NEWTOWN — A federal bankruptcy judge has freed extremist Alex Jones from Chapter 11 protection and sent his defamation cases to state court in Texas, where the parents of two boys killed in the Sandy Hook massacre are awaiting justice. jury trial to see how much Jones will have to pay them.

“(We) are relieved but not surprised that Mr. Jones’ latest stunt failed like all the others,” said Mark Bankston, an attorney representing four parents who won two defamation lawsuits against Jones in Texas last year. . “Mr. Jones will now be held to account in a Travis County courtroom in the coming weeks, and these families will finally get the closure and reward they deserve.

Bankston was referring to a month-long saga in Texas bankruptcy court where three entities controlled by Jones filed for Chapter 11 protection a week before a jury trial began to determine the damages Jones owed to two parents he defamed when he called the worst crime in Connecticut history “staged”, “synthetic”, “fabricated”, “a giant hoax” and “completely bogus with actors”.

The bankruptcy judge’s decision means the first postponed defamation lawsuit in Texas could begin as early as June, Bankston suggested.


Among the revelations that emerged from the bankruptcy court hearings is that Jones suffered financially as Sandy Hook’s defamation cases progressed. Jones spent at least $10 million in legal fees and lost at least $20 million, his representatives said in court. Jones did not file for bankruptcy protection himself, his representative said in court, because he feared it would hurt his brand in the conspiracy theory market.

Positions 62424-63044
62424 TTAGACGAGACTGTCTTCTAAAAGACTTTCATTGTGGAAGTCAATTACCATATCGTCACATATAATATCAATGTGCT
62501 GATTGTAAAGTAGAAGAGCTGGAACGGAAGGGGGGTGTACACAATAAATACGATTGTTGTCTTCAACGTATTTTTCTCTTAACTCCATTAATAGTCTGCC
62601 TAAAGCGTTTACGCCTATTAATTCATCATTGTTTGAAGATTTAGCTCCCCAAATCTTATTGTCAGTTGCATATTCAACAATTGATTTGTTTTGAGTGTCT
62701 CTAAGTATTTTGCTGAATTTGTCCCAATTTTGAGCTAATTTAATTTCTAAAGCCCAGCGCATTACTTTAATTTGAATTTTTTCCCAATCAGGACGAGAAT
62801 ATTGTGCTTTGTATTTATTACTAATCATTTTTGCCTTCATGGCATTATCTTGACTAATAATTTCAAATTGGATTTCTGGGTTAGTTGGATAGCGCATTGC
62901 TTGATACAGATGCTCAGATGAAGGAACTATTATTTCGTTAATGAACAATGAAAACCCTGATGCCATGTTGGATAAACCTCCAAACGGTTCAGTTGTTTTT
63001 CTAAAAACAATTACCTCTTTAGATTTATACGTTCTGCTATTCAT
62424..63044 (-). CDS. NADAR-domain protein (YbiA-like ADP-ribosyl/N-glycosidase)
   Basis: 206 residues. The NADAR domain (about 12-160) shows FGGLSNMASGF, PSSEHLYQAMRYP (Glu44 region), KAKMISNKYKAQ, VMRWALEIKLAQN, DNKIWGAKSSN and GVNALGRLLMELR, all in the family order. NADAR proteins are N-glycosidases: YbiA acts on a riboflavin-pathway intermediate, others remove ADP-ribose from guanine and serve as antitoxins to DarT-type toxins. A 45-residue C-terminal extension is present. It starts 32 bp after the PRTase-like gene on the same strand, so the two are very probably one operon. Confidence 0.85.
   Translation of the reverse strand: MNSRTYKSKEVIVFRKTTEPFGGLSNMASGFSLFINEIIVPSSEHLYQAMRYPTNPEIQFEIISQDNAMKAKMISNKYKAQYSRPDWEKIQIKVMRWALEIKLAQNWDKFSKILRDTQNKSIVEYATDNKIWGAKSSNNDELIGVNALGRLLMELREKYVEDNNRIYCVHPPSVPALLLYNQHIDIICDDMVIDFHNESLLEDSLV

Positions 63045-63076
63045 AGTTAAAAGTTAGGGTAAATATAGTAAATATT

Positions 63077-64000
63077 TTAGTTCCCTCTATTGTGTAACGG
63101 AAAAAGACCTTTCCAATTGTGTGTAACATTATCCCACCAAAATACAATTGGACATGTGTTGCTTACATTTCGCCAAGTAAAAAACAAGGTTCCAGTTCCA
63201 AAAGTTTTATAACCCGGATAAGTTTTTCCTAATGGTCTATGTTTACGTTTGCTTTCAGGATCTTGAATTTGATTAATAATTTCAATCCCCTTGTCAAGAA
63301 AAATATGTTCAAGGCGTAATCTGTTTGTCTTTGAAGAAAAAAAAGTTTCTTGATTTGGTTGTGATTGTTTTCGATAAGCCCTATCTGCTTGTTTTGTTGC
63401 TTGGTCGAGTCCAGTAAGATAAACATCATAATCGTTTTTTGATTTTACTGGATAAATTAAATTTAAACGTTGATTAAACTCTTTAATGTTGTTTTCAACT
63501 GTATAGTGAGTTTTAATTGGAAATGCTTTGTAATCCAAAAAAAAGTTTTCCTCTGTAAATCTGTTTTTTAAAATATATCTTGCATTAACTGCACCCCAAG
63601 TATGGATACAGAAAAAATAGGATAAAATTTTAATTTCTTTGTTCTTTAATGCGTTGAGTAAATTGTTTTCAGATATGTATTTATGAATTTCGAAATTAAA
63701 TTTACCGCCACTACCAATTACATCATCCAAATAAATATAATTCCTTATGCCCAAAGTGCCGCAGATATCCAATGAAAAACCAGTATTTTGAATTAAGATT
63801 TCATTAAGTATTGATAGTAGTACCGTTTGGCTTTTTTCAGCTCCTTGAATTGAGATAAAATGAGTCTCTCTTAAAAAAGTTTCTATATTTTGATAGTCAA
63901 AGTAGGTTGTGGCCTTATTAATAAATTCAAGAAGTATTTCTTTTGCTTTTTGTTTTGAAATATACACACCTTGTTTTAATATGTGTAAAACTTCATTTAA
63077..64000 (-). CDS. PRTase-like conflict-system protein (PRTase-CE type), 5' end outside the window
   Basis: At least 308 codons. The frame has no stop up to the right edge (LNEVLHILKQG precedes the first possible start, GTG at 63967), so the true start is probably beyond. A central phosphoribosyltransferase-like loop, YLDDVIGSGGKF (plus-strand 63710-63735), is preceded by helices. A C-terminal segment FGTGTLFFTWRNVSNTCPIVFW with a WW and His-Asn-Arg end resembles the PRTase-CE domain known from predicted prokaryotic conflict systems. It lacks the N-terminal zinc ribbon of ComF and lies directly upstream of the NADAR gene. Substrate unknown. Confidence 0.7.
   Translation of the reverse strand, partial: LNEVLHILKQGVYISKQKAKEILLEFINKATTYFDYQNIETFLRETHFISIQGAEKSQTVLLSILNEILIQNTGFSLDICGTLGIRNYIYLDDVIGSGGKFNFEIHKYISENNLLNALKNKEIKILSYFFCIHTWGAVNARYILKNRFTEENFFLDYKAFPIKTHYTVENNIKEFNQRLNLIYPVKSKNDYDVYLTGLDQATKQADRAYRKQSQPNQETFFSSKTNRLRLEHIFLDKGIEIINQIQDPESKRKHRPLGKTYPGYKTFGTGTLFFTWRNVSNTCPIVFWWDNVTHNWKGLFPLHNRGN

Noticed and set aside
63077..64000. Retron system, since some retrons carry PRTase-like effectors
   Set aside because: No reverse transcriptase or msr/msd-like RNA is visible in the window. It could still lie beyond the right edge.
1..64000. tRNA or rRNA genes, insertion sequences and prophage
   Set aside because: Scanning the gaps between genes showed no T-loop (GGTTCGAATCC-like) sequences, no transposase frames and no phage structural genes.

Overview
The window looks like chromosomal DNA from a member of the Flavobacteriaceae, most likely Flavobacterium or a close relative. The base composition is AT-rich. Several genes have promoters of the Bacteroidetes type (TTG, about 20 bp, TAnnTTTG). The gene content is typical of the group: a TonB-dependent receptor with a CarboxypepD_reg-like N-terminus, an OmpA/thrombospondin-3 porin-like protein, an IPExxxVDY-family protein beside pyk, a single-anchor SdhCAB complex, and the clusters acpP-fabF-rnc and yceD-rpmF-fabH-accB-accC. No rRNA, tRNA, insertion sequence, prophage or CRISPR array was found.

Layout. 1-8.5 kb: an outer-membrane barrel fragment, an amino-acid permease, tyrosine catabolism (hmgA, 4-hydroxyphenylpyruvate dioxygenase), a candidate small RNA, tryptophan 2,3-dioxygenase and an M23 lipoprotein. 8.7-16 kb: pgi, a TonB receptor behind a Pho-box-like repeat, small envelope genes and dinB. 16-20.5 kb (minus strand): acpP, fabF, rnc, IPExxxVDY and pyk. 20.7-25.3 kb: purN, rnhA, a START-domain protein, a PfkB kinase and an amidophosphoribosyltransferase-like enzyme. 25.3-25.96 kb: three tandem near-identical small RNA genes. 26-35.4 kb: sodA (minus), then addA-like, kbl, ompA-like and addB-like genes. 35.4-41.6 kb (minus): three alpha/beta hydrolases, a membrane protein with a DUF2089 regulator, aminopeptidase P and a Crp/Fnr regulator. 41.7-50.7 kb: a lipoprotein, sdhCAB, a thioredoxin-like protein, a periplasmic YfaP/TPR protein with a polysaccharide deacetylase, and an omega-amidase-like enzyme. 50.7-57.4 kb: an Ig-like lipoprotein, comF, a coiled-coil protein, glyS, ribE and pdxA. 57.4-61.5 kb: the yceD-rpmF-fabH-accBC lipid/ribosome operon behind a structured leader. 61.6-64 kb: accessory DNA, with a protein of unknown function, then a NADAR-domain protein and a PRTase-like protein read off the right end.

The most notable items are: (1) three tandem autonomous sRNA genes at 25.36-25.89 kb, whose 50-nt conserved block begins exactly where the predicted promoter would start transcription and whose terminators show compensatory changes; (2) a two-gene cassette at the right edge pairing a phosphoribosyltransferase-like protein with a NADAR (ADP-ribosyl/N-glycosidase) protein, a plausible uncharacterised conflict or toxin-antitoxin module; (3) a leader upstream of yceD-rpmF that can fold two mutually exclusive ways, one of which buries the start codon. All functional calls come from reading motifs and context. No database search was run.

Meanwhile, in Connecticut, where an FBI agent and eight families who lost loved ones in the massacre of 26 first graders and educators at Sandy Hook Elementary School also won a libel case against Jones in 2021, a hearing was scheduled for Tuesday in Connecticut bankruptcy court. which should lead to a result similar to the Texas cases.

The reason has to do with a maneuver the Sandy Hook families took here and in Texas to outflank Jones in bankruptcy court.

Jones’ Chapter 11 filing put the two lawsuits in Texas and the third scheduled in Connecticut on hold, as federal court trumps state proceedings. Lawyers for the families here and in Texas have fought Jones’ Chapter 11 petitions as “bad faith” filings, since Jones himself and his lucrative free speech systems have not filed for bankruptcy. The three Jones-controlled entities that filed for Chapter 11 protection have a combined monthly income of $38,000, while Jones himself earned at least $76 million in 2019, his representatives told the court.

In response, the families dropped the three bankrupt Jones business entities from their lawsuits. Because the families no longer had a stake in the bankruptcies, they argued, their lawsuits against Jones and the Free Speech Systems could be sent to state courts for adjudication. The families argued that their target was Jones himself and Free Speech Systems, which were not parties to the bankruptcies.

In rulings released Thursday and Friday, the Texas federal bankruptcy court agreed.

It remains to be seen whether the Connecticut bankruptcy court will rule the same way. The trial to award libel damages to the families of Sandy Hook, Connecticut was scheduled for August.

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